In addition, the City of Chengdu can also implement a measure to distinguish between city license plates and suburban plates. This measure would mean that the number of vehicles permitted to enter the city would certainly be restricted. But as to which measures are implemented, we will know only after the hearing.

At the hearing there will be 19 people, among them eight city representatives, four car-owners and four non-car-owners. Eligible persons* who wish to volunteer as city representatives were invited to apply from April 7 to 9 at the Chengdu City People’s Government Service Center. The representatives will be selected by random drawing.

*Eligibility included being at least 18 years of age; possessing all legal citizen rights, including a Chengdu residence card or a minimum of three months temporary residence permit, literacy, etc.

Chengdu now ranks third among Chinese cities in terms of car ownership. According to estimates from the transportation authority, the number of motor vehicles in the city currently exceeds 2.4 million, with 850,000 in the central city area. On average, 1,200 new licenses are issued daily; the record is 1,480 licenses in one day.

While the number of vehicles is growing, the speed at which those vehicles can travel in the city is clearly declining. In 2005, average speeds on city roads were 22 kmph; over five years they have decreased by 18 percent to the current average of 18 kmph. Every year speeds become approximately 1 kmph slower. Morning and evening rush hours are particularly impacted with speeds averaging at 14 kmph. It’s predicted that if no measures are implemented, by 2013 average road speeds during rush hour will be 8.5 kmph and the city center will face total gridlock.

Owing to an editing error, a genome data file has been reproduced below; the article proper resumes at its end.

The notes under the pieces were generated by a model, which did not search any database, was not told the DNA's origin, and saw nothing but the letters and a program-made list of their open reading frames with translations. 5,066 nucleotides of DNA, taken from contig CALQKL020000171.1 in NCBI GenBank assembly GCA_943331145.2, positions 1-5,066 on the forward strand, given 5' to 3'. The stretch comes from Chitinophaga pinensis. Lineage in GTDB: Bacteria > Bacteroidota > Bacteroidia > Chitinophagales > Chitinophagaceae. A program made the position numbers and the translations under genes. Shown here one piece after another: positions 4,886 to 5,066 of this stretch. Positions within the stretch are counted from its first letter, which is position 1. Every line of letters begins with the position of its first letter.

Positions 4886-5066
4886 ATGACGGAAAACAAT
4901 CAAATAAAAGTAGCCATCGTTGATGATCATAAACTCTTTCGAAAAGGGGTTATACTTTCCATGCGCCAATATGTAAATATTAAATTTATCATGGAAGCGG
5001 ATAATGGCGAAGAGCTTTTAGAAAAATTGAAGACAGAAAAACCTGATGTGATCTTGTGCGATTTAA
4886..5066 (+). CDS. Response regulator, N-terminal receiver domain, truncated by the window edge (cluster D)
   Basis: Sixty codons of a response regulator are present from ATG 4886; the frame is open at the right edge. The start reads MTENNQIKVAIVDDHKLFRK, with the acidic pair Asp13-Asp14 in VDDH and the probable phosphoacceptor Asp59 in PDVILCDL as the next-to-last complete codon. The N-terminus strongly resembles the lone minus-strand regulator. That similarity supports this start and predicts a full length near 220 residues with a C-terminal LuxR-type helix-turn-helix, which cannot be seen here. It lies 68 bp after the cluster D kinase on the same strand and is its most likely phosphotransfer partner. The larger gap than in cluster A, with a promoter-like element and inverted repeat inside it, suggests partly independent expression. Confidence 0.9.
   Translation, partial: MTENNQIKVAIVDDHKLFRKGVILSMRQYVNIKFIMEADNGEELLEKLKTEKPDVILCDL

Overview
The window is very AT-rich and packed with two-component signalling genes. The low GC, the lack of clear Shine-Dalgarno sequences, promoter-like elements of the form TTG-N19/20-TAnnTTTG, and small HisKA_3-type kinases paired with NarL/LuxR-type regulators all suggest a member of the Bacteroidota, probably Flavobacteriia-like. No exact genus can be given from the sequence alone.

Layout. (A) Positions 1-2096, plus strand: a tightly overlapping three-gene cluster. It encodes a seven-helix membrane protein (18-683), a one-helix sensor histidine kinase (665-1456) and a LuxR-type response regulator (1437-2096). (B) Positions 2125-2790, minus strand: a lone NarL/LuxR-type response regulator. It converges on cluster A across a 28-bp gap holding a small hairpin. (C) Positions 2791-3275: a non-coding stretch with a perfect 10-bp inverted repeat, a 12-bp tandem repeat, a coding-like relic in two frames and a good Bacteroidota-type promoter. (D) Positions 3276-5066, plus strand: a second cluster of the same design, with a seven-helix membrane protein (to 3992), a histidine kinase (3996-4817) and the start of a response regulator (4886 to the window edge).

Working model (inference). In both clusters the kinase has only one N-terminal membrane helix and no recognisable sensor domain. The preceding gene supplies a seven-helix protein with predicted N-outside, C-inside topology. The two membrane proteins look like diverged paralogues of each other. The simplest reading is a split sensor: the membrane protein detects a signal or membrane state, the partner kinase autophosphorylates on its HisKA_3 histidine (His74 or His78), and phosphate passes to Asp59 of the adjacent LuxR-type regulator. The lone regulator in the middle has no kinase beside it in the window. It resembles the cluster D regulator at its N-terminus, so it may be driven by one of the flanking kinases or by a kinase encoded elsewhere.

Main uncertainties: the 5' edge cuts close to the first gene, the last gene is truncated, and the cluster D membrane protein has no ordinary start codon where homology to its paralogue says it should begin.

# # #

Comments from the Net:

And with that, the netizens were off, buzzing about it on online forums and off. A March 27 article in the Chengdu Commercial Daily summarized major reactions and opinions (again, our translation):

“Hurry up and buy a car, they’re going to start restricting license plates soon!” These days, you can hear this sentiment expressed everywhere on the streets of Chengdu.

Why? Because the news is Chengdu is drafting a plan to limit the number of cars. Over on the Longmen Township online discussion forum, tons of netizens are voicing their opinions.

Those in Favor

Opinion 1: Raise Licensing Fees
“In some cities in other countries, you have to prove you have a parking space before you can get your license plates. And in some places they deliberately raise the licensing fees so that they cost more than the price of the actual car to prevent people from casually buying cars. Shanghai’s method of auctioning off vehicle license numbers should be an example for the whole country,” said net user “Latin,” who favors limiting the growth of numbers of vehicles on the road and suggests looking to Shanghai and Shenzhen as models. In this way, he says any notion of buying a car in the minds of those who can’t actually afford it will be erased.

Opinion 2: Rotating Plate Numbers
This type of restriction should come from the city car management department. Every day only the cars with a certain license plate number should be allowed on the road, and every household should be allowed only one vehicle.

Opinion 3: Improve the Pedestrian Experience